The museum was recreated out of the abandoned cinema theatre that was also used as an almond processing plant and then a storeroom. Today it offers a multi-use space that enables visitors to travel back to a time when communities lived off a very healthy lake that produced much fish.
If you ask for a guided tour of the museum (English or Greek) you’ll be impressed by the symbiotic relationship that the fishermen had with the lake and how the communities around it thrived. The narrator at the museum tells a fascinating story of customs, traditions and tales that revolve around the lake and its people. He also highlights the catastrophic consequences that the draining of Lake Karla – or ancient Lake Voivis – brought to the area, an economic experiment that went very wrong.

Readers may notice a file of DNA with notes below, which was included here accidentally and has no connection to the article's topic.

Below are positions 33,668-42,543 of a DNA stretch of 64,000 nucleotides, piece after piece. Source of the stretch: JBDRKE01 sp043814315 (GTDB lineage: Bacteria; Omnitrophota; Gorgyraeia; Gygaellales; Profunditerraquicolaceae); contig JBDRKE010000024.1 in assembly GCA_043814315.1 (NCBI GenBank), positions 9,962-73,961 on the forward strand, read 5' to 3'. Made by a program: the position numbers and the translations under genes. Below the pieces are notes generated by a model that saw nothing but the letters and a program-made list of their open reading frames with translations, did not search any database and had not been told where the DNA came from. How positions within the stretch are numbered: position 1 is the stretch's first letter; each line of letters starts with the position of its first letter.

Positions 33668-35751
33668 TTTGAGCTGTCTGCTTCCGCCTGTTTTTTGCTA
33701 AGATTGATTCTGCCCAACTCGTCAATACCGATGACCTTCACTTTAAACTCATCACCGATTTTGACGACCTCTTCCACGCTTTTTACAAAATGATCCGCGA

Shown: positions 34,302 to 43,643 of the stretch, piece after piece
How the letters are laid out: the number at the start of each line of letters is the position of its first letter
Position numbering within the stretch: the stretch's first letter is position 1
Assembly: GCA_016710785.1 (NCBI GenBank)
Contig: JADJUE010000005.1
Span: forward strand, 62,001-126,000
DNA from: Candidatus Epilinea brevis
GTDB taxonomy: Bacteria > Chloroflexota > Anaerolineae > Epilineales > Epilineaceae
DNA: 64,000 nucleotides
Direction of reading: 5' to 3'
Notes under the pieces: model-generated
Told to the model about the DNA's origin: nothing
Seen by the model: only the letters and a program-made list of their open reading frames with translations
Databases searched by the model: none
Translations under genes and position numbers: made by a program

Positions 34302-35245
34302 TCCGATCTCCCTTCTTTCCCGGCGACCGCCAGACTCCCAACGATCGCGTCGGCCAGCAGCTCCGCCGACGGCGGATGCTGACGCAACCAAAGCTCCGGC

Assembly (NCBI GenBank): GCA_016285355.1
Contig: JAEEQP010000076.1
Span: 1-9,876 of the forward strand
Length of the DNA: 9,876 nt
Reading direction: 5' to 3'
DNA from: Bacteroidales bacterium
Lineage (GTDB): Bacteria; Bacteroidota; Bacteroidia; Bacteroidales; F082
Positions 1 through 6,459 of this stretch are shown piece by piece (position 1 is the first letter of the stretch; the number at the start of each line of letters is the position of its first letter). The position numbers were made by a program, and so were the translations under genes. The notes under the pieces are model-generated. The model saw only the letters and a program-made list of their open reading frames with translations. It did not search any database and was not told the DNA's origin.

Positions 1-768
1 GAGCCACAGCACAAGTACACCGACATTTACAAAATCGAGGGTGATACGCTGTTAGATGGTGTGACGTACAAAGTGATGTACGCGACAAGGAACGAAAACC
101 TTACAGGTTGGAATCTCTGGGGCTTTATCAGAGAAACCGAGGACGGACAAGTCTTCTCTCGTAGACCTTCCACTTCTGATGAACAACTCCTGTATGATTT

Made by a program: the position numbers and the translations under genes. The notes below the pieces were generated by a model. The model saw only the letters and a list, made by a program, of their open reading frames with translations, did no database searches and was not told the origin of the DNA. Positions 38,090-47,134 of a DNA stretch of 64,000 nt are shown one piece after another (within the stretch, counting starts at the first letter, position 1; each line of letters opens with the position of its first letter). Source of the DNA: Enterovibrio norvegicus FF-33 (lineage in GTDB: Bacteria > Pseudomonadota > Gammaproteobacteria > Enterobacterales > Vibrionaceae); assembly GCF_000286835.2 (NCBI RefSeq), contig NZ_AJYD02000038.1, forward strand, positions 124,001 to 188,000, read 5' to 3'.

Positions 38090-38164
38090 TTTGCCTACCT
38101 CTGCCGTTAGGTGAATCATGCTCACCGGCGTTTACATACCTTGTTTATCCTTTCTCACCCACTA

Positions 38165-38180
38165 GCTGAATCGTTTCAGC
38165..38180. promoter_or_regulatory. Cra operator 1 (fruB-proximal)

A sizeable photo exhibition exists on the museum’s walls that also reveals the lake’s story and the people who are around it. The museum also highlights the hope that the restoration efforts of the lake, with the help of EU-funded programs, will support the regeneration of the local economy. Today Lake Karla is being reborn, and the efforts must continue. The museum is an excellent place to learn about it and support this cause, demonstrating to the locals that people are interested in its natural beauty and the possibilities it brings such as ecotourism.